13th April 2023
Elements was a subcontractor of FK Building for a modular construction project in Salford under a JCT SBCSub/C 2016 form (“the JCT Subcontract”). The form provided for interim valuation dates on the 25th of each month, and that payment applications should be received no later than 4 days before the interim valuation date. The parties had also agreed the hours that the site would be open for the subcontractor to carry out the works.
At 22:07 on 21 October 2022, Elements emailed a payment application to FK in an amount exceeding £3.9 million. It was common ground that the email was received almost immediately into the recipients’ email inboxes. No payment certificate or pay less notice was served by FK. FK did not pay, and Elements started and won an adjudication against Elements for the sum applied for. FK started a Part 8 claim arguing that (1) the requirement to receive a payment application no later than 4 “days” before a specified date meant clear days so that the payment application needed to be received no later than 20 October and accordingly was received late and invalid, and (2) a payment application could only be received for the purposes of the JCT Subcontract within business hours or site hours and so the application was invalid.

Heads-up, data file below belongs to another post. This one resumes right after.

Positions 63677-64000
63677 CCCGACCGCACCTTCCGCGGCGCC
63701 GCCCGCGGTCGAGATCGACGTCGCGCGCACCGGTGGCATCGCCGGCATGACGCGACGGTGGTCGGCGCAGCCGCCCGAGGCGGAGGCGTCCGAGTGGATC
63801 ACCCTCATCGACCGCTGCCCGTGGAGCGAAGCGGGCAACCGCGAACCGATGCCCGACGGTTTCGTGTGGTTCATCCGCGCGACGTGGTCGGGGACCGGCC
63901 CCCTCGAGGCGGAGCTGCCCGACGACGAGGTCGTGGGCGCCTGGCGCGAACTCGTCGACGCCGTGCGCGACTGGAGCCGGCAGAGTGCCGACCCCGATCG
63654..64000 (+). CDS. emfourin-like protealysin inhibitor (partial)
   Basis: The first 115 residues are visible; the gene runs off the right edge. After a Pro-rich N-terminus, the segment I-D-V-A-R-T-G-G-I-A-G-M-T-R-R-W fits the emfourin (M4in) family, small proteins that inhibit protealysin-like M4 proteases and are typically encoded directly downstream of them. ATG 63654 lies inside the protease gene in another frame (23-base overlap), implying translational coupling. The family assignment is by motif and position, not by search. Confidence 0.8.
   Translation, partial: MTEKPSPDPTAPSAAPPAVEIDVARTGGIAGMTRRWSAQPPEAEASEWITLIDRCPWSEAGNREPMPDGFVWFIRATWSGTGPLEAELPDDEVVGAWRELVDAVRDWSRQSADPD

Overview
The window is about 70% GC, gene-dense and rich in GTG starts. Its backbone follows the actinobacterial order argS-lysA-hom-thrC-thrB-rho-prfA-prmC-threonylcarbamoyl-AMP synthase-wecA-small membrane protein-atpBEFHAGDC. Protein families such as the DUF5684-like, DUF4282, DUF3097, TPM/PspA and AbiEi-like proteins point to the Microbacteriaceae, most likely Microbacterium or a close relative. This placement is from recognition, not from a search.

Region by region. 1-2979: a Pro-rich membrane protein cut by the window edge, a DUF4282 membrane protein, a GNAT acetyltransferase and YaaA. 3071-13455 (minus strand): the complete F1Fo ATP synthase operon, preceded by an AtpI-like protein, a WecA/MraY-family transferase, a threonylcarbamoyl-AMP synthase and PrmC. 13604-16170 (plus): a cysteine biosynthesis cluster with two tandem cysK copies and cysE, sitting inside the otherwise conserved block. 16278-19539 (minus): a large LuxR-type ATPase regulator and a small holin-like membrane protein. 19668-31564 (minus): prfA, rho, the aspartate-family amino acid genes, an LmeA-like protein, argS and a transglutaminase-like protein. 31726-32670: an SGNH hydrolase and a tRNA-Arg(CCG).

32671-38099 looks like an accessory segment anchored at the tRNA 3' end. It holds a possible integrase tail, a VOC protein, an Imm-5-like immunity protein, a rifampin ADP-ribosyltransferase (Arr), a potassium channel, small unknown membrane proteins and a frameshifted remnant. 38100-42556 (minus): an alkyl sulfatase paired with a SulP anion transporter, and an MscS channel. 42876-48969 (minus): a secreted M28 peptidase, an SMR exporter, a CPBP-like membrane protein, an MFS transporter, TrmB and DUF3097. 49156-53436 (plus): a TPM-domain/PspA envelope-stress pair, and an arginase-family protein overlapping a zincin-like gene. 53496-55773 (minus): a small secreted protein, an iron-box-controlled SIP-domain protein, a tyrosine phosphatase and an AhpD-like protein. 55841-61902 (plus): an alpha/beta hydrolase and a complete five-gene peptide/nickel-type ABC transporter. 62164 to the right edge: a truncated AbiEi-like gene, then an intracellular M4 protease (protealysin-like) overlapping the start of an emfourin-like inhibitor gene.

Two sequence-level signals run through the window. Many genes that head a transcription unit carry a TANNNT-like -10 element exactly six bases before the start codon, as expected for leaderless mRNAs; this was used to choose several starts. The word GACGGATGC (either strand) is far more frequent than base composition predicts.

The Timing Requirements
The TCC dismissed both of FK’s arguments. The court construed the meaning of “day” in the JCT Subcontract as not meaning clear or full days . It did not require a full 24 hour period to apply and any part of the day was sufficient for service.
It follows from the judgment that:
The Hutton exception
An unsuccessful party to an adjudication normally cannot resist adjudication enforcement on the basis that the adjudicator got it wrong. There is one narrow exception to this: an unsuccessful party can start a Part 8 claim which can be used to re-run a point raised in the adjudication in certain limited circumstances identified in Hutton v Wilson.
In Hutton, the court identified that a party can resist an adjudication enforcement using a Part 8 claim if it involves a short and self-contained point of law run in the adjudication which can be dealt with in the adjudication enforcement hearing and which it would be unconscionable for the court to ignore on the summary judgment application. Hutton also identified that this would normally apply only where the adjudicator’s approach to the question in the Part 8 claim was “beyond any rational justification” or “obviously wrong”.
In Elements, the TCC identified that the requirement that the adjudicator’s approach be “beyond any rational justification” or “obviously wrong” was not an additional requirement for the Hutton exception to apply but rather an explanation of the test. This suggests that the TCC may be adopting a more liberal approach to the use of Part 8 claims to resist adjudication enforcement.
Read the full judgment here.
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